Administration Putting Domestic Violence Programs at Risk

Last week, President Bush unveiled his budget priorities for 2008, which included a radical proposal to collapse over 20 separate Violence Against Women Act programs into one "consolidated competitive grant program." This program would force individual victim service organizations, police, prosecutors, judges, tribal governments and states to compete for funding from the federal government and would strip away critical, guaranteed funding to states through the Act's cornerstone provision - the STOP (Services, Training, Officers, Prosecutors) grant program.

Since its 1994 passing, VAWA has provided over $4 billion dollars to combat domestic violence and sexual assault nationwide. The Violence Against Women Act's programs range from policies to encourage the prosecution of abusers, to victims' services to prevention programs. Now, all of our work is in jeopardy.

Forcing state governments to compete for limited funding may leave life-saving victim programs without resources and may jeopardize judicial and law enforcement improvements that hold abusers accountable. Those on the front lines of this battle will have to fight for resources to continue their work. This is doubly true for many new programs created in the Violence Against Women Act of 2005 - such as a badly-needed sexual assault services program and a judicial program for teenage victims of domestic violence.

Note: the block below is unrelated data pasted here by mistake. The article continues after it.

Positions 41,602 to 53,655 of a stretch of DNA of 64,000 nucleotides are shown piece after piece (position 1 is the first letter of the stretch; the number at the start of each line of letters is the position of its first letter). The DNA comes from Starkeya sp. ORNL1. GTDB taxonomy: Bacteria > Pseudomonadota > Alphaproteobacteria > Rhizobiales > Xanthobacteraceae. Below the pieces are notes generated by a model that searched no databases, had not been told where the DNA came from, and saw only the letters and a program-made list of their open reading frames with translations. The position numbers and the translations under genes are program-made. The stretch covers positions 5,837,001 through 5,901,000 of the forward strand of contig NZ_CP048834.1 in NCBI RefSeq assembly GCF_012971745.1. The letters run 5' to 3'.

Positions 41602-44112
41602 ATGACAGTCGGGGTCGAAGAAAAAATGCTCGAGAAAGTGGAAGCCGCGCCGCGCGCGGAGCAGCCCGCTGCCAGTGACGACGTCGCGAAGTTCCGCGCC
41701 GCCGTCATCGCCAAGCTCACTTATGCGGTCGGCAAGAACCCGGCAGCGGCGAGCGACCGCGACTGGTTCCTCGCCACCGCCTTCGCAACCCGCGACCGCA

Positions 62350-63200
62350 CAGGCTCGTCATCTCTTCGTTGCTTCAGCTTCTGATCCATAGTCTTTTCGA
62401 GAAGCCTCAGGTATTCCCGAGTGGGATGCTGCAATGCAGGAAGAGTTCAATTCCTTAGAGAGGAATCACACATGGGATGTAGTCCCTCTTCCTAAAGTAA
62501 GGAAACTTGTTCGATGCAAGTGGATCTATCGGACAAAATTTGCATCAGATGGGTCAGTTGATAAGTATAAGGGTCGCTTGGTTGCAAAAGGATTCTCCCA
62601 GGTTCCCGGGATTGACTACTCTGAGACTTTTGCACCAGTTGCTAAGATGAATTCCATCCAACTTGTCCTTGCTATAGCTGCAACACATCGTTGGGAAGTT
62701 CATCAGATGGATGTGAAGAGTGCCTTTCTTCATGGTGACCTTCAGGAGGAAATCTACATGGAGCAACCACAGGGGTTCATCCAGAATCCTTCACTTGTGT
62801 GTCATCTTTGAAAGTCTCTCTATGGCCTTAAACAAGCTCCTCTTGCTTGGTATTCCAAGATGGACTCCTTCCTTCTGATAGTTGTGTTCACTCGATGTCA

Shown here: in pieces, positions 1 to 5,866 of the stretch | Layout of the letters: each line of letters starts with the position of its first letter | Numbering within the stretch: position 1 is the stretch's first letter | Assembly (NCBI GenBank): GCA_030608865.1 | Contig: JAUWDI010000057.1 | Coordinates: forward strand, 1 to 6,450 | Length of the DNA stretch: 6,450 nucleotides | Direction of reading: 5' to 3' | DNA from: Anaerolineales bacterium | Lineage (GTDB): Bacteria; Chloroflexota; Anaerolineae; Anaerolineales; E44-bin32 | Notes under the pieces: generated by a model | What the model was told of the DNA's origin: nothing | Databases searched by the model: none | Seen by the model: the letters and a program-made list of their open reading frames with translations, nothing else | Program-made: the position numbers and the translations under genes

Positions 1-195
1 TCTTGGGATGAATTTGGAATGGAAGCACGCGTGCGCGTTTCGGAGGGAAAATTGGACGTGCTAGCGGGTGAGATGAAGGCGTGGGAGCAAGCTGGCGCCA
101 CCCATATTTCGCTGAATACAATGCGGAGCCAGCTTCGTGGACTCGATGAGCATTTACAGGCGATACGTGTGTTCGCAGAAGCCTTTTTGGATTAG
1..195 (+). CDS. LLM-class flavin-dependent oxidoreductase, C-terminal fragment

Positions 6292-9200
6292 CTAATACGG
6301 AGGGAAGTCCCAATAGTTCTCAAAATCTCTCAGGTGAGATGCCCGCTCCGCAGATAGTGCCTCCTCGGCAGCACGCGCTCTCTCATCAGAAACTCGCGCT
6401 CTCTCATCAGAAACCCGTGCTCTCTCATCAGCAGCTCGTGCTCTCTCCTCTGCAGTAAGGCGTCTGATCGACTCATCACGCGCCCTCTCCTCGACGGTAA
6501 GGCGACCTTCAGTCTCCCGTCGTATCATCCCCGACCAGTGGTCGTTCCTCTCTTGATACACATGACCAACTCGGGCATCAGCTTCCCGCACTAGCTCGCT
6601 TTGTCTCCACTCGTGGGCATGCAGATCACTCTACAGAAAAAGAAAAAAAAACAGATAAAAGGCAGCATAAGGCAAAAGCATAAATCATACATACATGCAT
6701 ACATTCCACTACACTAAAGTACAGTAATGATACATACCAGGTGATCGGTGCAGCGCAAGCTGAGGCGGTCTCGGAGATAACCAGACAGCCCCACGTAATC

Across the country, women, children, and sometimes men, live in fear in their own homes. It is imperative that this Administration fully fund VAWA and not roll back our nation's successes in investigating, prosecuting and preventing domestic abuse.